3 things to consider before selling your buy-to-let property01 Aug 2017
The last few years have not been easy ones for many landlords. Multiple changes have been introduced, affecting taxation on buy-to-let investments, making it harder for investors to enjoy after-tax profits. This has led some landlords to decide to sell their buy-to-let property or properties, especially in London.
So what are the changes?
From April this year, higher-rate tax payers who receive rental income on a residential property in the UK are impacted by changes to mortgage interest tax relief. This measure limits relief for finance costs to the basic rate of Income Tax. It is being phased in between 2017-2020. In addition, an extra 3% stamp duty surcharge has been added to the cost of purchasing second properties, which includes buy-to-let properties.
Selling off a property or multiple properties will not be a solution for every landlord, and as rental demand in London remains high, landlords can still profit from their investments if they work out their costs and explore their options. To help you, we’ve outlined three things you should consider before selling your buy-to-let property.
1) Limited company structures
In July this year it was reported that limited company borrowing exceeded individual landlord borrowing for the first time in the second quarter of 2017, according to Mortgages for Business. These findings show that landlords are increasingly looking to limited company structures to sidestep the changes to mortgage interest tax relief, as they only apply to individual landlords.
However, there are some pitfalls, one being that limited company structures can be more beneficial for landlords with four or more properties in their portfolio. Limited company landlords also have to contend with higher mortgage costs, when compared to individual landlords, while mortgages can be harder to come by. There is also the reality of paying Capital Gains Tax.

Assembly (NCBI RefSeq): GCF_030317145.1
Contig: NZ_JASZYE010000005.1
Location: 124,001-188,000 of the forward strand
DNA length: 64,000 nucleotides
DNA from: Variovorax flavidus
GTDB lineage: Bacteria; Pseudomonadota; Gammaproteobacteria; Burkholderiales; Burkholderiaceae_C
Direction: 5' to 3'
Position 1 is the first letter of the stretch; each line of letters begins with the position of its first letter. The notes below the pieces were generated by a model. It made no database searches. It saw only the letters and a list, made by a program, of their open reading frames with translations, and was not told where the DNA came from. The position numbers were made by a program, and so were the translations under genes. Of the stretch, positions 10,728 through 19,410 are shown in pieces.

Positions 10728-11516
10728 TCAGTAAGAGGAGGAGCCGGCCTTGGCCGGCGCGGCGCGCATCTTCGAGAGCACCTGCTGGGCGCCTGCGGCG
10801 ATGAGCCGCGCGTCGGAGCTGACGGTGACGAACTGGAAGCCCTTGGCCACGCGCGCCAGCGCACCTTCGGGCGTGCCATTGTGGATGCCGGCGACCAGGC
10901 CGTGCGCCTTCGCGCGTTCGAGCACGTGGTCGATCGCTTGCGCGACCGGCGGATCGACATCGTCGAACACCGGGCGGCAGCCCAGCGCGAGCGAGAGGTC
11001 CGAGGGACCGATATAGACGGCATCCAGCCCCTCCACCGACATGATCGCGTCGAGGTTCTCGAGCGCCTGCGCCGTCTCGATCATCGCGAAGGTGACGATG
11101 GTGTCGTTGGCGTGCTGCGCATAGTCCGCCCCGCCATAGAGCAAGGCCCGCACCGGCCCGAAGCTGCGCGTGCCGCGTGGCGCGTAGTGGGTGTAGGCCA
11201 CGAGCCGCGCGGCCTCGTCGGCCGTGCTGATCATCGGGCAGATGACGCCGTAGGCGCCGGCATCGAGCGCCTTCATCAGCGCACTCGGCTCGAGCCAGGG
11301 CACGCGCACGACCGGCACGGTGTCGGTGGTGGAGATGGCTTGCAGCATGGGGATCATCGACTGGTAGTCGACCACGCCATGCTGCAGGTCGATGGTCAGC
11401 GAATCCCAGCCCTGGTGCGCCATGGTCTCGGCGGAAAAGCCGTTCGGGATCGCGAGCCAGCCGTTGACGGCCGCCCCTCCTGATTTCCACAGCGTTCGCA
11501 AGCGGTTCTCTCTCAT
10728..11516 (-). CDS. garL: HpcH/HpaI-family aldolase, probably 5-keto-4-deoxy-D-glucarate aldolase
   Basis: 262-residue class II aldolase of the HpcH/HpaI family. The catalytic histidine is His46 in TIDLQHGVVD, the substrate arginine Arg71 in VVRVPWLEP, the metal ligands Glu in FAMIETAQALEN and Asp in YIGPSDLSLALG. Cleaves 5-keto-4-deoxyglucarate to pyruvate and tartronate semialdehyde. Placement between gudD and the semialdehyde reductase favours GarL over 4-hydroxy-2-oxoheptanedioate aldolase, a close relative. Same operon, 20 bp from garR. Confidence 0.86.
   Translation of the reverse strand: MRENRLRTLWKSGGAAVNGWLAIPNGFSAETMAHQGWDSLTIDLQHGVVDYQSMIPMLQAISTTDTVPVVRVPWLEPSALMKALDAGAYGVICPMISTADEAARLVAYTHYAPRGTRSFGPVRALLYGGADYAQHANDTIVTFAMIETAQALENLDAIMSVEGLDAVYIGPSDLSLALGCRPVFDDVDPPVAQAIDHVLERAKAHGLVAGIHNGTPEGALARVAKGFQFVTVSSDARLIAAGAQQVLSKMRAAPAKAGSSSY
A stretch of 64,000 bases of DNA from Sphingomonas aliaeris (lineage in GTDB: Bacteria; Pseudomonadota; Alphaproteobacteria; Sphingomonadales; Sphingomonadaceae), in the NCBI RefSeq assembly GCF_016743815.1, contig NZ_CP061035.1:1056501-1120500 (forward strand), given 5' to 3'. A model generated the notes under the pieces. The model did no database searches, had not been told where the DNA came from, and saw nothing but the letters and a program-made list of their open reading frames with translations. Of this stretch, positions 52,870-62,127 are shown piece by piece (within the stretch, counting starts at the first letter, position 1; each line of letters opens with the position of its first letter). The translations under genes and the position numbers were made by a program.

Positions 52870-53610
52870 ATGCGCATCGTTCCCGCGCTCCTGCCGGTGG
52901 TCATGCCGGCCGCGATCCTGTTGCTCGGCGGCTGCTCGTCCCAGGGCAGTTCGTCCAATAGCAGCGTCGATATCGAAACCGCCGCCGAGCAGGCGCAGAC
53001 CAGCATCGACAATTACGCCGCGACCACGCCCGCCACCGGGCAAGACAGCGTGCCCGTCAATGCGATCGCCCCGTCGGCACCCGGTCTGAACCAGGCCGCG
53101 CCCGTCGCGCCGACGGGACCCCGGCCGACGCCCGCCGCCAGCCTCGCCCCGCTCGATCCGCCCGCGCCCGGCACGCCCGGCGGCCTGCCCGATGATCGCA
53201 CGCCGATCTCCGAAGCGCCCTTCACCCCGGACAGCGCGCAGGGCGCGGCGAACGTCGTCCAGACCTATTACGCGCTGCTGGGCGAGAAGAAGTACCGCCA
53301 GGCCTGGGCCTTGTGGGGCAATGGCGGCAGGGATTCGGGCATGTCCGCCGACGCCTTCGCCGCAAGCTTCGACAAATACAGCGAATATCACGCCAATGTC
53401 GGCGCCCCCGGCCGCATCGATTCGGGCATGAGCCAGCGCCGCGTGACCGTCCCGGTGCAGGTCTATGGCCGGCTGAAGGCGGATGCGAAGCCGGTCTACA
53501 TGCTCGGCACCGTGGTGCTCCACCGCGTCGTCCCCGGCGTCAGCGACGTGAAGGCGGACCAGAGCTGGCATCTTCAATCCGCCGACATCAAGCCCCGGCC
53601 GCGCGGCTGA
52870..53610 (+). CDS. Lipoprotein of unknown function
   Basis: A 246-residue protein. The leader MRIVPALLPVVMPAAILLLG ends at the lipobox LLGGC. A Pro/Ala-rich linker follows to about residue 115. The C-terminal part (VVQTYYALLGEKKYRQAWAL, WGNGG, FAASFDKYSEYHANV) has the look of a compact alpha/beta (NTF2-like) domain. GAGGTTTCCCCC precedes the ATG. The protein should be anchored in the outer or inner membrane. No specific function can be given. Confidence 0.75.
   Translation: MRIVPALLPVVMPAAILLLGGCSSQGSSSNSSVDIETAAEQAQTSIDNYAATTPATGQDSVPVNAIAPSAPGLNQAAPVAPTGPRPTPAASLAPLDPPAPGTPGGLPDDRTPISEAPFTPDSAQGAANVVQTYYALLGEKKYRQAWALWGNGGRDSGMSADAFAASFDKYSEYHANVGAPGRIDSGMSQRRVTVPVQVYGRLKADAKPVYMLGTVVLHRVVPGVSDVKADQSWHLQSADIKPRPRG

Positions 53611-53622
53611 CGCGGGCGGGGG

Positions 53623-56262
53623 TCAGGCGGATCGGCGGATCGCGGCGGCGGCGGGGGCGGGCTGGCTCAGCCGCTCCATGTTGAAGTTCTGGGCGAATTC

2) Capital Gains Tax
CGT is due when you sell a property which isn’t your main residence at a profit of more than the annual allowance, which in 2016/2017 amounts to £11,100. This tax applies to those selling a buy-to-let property. In terms of what you are taxed, it is currently 18% if you are a basic-rate taxpayer, and 28% for higher rate taxpayers. The Q2 2017 PRS Trends survey revealed that the third most popular actions landlords want the government to address is for CGT and stamp duty to not apply for landlords who are moving properties into limited company structures.
3) Raise the rent
Some landlords are choosing to increase rents to cover losses. However, across the London market, rents are already tough for tenants, and increases might not be feasible. Ultimately, it depends on your local market and the type of property you have to rent, and who your target tenant is.
Whether selling up, sitting tight, or moving to a limited company structure, landlords need to explore fully their options to ensure they don’t fall short.
Our advice? Don’t rush into selling. It’s always advisable to seek professional tax advice and weigh up your options before taking steps to sell a buy-to-let property. If you’re a landlord in need of advice, rent guarantee, and an efficient lettings service, contact us today.
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